I dream, and then I paint

We need room to let our imaginations soar.

I was once told that a good painting will evoke an emotion or tell a story. I try to do both in my work. If you look at my work, for example, “Tashlich at the Lake”, you’ll see symbolism built into the story, which adds to its meaning and depth. For the Judaic enthusiast, there will be much to decipher. 

I love many art styles and my own unique style is a bit of a combination of contemporary, abstract expressionism and folk art. I also use a great deal of texture and various mediums which gives my paintings a “3D” effect.

As a child of Holocaust survivors, I grew up without grandparents, or relatives, and I spent a great deal of time thinking about what my parents lost.  I think my imagination took root in my very early years, as I imagined life a bit more carefree – and definitely more colorful than the Bronx apartment building I lived in. 

Art, painting, was the great escape.  We couldn’t afford a luxury like art lessons, so I’m basically self-taught. 

How do I start?  More often, there’s thinking, and thinking and sometimes I’ll just start playing with color and something beautiful and magical with happen.  That’s what happened with “A View of Jerusalem”. It started as a unique kaleidoscope of colors, and after staring at it for a few hours (I think I was in a trance!) I began to see the city. So, in this technique, it is the painting that is leading the artist. This can only be done if one is willing to be spontaneous and work with your intuition. I call it advanced intuitive painting.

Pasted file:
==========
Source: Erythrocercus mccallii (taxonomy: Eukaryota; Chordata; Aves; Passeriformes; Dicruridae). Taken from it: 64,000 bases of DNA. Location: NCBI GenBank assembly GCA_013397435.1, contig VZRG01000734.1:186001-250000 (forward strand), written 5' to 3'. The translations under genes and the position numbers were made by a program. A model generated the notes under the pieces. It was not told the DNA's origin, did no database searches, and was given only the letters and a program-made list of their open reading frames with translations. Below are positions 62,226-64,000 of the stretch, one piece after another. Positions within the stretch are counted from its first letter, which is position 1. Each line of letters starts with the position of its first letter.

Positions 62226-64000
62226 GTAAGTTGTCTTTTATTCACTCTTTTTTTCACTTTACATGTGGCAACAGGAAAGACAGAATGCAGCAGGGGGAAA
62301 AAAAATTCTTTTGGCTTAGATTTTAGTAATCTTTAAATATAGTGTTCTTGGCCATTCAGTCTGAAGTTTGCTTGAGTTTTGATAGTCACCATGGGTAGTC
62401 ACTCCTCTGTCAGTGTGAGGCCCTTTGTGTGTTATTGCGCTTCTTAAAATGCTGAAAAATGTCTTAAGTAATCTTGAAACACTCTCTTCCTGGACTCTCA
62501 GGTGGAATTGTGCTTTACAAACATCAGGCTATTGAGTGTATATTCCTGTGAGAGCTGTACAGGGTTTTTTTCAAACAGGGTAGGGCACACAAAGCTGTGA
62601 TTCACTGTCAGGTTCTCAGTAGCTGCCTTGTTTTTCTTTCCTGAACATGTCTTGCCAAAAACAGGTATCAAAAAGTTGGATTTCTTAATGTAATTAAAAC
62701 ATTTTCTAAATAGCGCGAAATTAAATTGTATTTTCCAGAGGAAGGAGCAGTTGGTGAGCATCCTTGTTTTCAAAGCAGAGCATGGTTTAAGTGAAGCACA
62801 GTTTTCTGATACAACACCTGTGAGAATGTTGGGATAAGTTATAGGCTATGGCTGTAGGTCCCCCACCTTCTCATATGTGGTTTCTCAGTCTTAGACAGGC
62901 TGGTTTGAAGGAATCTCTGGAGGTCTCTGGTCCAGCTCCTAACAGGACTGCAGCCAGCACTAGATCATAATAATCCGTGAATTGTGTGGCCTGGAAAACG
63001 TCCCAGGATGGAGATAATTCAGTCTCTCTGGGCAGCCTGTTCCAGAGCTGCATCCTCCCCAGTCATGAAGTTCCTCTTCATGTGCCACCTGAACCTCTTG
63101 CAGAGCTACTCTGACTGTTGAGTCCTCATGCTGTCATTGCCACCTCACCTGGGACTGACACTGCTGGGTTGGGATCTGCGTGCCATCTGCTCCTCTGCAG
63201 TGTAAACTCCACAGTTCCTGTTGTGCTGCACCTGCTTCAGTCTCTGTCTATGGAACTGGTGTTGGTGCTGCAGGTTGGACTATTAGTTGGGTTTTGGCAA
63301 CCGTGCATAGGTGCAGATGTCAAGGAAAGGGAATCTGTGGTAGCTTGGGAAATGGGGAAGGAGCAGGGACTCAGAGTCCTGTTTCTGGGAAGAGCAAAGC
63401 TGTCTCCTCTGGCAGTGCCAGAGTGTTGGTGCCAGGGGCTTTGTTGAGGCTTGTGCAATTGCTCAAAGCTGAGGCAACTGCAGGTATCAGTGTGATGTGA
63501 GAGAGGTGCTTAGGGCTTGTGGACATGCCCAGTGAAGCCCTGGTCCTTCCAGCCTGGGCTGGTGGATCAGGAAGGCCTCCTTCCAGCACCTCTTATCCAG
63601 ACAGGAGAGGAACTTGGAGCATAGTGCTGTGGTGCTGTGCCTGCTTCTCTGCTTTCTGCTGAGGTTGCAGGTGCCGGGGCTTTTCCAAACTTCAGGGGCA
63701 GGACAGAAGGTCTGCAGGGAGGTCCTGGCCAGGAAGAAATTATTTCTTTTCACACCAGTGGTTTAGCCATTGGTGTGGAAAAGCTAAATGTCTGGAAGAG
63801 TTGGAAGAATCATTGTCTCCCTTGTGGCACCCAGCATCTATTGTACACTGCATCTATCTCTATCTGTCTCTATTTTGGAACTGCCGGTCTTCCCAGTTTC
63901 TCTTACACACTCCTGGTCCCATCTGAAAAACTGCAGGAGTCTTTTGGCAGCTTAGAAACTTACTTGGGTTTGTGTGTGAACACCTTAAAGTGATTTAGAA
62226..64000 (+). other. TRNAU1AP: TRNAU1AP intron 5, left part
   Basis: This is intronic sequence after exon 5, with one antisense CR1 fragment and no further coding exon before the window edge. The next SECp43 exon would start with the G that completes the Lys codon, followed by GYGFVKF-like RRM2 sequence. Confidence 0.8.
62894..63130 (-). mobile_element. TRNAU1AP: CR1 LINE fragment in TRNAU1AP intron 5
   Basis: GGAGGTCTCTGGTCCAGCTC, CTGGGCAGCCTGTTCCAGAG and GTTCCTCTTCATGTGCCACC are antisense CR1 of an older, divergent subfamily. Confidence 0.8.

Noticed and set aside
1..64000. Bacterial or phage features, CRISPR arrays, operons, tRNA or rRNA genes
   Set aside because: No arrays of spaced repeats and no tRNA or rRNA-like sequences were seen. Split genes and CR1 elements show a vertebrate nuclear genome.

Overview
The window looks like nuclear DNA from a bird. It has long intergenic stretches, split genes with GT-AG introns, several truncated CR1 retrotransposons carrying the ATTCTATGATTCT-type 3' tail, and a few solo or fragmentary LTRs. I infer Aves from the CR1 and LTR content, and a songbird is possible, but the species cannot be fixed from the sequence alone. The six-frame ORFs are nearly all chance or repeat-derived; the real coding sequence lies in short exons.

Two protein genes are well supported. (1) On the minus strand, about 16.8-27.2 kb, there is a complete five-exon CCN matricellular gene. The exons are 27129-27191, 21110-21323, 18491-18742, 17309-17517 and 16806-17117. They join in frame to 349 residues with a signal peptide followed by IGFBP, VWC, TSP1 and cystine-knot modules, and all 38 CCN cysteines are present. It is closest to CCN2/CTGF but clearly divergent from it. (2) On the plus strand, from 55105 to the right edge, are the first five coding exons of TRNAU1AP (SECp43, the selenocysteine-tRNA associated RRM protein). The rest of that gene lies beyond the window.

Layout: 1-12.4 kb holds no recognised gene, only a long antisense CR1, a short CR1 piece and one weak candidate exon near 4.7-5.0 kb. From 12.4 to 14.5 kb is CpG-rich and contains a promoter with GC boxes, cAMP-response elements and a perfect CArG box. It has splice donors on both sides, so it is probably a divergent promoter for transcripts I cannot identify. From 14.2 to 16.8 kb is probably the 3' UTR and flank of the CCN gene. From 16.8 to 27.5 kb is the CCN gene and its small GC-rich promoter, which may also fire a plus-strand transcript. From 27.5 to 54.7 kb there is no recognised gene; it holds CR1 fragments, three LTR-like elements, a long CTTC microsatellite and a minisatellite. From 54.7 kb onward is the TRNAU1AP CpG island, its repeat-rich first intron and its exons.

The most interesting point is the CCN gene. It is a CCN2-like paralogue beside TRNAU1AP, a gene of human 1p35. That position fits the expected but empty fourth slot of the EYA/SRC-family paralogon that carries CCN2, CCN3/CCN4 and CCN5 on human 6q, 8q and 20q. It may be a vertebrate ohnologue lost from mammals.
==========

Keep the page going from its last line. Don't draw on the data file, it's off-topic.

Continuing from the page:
Many of my paintings depict Jewish life. I want to share the beauty of Judaism, and I know that people from all walks have been touched by them.   At this point, I have painted something about every holiday, and have done several paintings depicting Jewish weddings. Additionally, I love to paint pictures of Jerusalem, and have several of the Kosel/Western Wall, and life in Israel.

Perhaps I paint so intensely because I had neglected my creative self for many years and only recently came back to it. 

I love watching people study my paintings and find aspects to it that I myself didn’t see.  I don’t believe that art should be so obvious a subject that nothing is left to the imagination.  

– Rivka Lemberg, Artist